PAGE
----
That telling the truth requires consistency and courage is the takeaway from writings on these contentious issues. This combination of traits is common to both contemporaries, Mowahid Shah and James Zogby, President of American Arab Institute and a fearless analyst of Middle Eastern policies and issues.
Mowahid Shah’s sensitivity to issues can be seen by a look at the intensity of thought at the start of the column entitled “Dialogue or Death” penned down for The Nation in November 2001, the year that marked George W Bush’s war on terror:
“America – the world’s richest country – pounding Afghanistan – the world’s most destitute and devastated land- is not the most auspicious curtain raiser to usher in the 21st century.”
As a journalist, who has covered rise and fall of some contemporary political figures, I know the cost of speaking the truth in corridors of power. Telling the powers that be what is right – in contrast with what their advisors paint –shuts off opportunities that come in the way of experts and technocrats.
Mowahid Shah did serve as advisor to head of the largest Pakistani Punjab provincial government but he did not sign on to every policy the governments, both in Islamabad and Lahore adopted, as is apparent from his commentaries.
So what is the panacea?
At the world level it is peaceful co-existence, as highlighted by Javed Elahi, a prominent Pakistani businessman, who told launch ceremony of the Will and Skill that Pakistanis are not against Americans, they just don’t like American unilateral policies. Similarly, the U.S. and Americans offer tremendous opportunities to Pakistanis for economic and intellectual growth.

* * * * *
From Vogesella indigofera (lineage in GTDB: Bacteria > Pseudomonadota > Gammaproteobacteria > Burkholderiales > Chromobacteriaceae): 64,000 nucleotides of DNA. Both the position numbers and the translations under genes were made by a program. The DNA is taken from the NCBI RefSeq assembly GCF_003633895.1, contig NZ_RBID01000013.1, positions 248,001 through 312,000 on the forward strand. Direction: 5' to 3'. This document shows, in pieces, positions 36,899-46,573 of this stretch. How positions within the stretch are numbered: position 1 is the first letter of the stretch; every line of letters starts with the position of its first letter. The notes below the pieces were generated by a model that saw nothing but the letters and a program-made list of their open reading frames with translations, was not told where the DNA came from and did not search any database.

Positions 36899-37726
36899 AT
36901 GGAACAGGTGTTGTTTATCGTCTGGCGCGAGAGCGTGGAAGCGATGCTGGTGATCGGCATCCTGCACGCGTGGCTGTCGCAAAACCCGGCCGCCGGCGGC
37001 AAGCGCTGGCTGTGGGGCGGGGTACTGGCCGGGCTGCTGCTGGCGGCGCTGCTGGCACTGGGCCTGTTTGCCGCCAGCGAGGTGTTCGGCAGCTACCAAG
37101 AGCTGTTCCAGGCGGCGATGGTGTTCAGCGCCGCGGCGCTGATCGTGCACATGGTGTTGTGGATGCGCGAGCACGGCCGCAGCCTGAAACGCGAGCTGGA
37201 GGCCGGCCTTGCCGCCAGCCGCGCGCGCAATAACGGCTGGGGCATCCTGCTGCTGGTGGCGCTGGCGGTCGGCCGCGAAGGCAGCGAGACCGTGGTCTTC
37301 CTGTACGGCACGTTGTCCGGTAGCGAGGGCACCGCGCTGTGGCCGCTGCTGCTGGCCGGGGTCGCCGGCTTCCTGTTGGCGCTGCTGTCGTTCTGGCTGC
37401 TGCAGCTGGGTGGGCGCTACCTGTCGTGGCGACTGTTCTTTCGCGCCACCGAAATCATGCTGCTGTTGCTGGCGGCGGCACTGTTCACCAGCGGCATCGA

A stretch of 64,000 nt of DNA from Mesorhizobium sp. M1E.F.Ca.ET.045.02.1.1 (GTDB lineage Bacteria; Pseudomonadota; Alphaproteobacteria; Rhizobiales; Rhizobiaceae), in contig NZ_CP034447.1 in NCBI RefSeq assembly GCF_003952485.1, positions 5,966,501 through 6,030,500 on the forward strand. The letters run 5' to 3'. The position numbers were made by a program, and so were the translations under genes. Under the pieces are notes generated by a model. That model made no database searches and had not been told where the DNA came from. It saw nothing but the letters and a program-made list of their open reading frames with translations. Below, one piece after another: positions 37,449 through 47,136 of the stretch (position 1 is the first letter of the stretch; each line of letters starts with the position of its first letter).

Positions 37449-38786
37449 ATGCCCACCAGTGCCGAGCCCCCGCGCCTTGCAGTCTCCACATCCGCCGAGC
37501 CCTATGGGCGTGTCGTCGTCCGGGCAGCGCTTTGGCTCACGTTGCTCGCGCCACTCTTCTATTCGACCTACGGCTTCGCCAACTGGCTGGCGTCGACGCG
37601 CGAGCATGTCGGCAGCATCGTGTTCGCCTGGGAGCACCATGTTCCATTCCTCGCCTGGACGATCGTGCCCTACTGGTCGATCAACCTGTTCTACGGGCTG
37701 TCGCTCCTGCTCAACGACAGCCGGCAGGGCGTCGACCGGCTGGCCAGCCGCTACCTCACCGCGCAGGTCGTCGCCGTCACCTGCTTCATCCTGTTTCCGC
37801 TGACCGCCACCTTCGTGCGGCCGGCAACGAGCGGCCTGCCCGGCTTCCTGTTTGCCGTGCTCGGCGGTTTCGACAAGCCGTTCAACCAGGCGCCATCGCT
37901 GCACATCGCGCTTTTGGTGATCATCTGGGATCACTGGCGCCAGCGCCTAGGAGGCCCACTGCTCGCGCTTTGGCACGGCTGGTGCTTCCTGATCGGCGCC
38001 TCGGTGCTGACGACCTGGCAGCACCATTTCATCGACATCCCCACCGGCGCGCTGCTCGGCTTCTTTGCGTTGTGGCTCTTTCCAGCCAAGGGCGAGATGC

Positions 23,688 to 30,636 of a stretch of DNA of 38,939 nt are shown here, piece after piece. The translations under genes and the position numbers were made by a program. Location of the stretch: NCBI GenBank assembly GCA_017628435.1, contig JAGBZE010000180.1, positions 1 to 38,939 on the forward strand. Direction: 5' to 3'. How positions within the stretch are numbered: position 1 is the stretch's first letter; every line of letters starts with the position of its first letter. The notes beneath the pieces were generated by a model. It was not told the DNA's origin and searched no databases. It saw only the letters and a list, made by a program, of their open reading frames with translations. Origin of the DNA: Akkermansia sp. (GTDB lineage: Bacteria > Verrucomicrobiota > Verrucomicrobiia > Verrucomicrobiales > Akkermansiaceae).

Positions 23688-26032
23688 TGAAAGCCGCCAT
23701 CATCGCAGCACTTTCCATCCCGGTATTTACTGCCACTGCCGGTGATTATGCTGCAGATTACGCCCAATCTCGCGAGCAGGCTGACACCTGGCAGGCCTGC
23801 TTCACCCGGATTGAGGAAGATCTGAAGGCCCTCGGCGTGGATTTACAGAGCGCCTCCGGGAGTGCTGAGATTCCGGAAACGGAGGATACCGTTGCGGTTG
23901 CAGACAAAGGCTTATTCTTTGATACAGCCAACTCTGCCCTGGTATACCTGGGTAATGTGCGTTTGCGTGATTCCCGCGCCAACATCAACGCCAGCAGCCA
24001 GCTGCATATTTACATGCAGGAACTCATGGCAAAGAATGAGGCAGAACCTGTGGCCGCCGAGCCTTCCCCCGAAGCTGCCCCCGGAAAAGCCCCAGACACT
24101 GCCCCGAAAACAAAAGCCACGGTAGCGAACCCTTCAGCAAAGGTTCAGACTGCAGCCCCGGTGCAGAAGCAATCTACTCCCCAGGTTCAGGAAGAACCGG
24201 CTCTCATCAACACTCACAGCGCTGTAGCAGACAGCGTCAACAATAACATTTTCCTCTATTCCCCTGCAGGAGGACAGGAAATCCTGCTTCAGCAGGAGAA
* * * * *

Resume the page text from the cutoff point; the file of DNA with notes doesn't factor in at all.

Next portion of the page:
As for the Muslim world, where corruption and West-backed dictators have played havoc with the natural democratic process that has swept the world in last one hundred years since World War I, Mowahid stressed human resource development.
In Mowahid’s world of ideas it is ‘will and skill’ that is lacking on part of well-meaning intellectuals, writers and movement leaders, even people, who are striving for democracy in the Muslim world. Something, which I feel, is closely linked to lack of inquisitive education and creative environment.
“It is the moral idea that prevails. But the moral idea does not automatically prevail. Meeting the challenge requires constant striving. It is a matter of skill and will,” Shah concludes.
His message of hope and confidence, in this time of economic recession and conflicts, emanates explicitly from the title of the book where one letter ‘L’ of the world ‘SKILL’ is in inscribed in the form of a pen.
“The ink of the scholar’s pen is more precious (sacred) than the blood of the martyr,” he also cites this inspiring pronouncement by Islam’s Prophet Muhammad, Peace Be Upon Him.
To me this positive lockstep between “Will and Skill” also means statesmanship, diplomacy of the highest caliber, which in the world of bombs and bullets is becoming a dying art. Somebody, at the helm of affairs, must revive it for the world to bequeath peace and stability to succeeding generation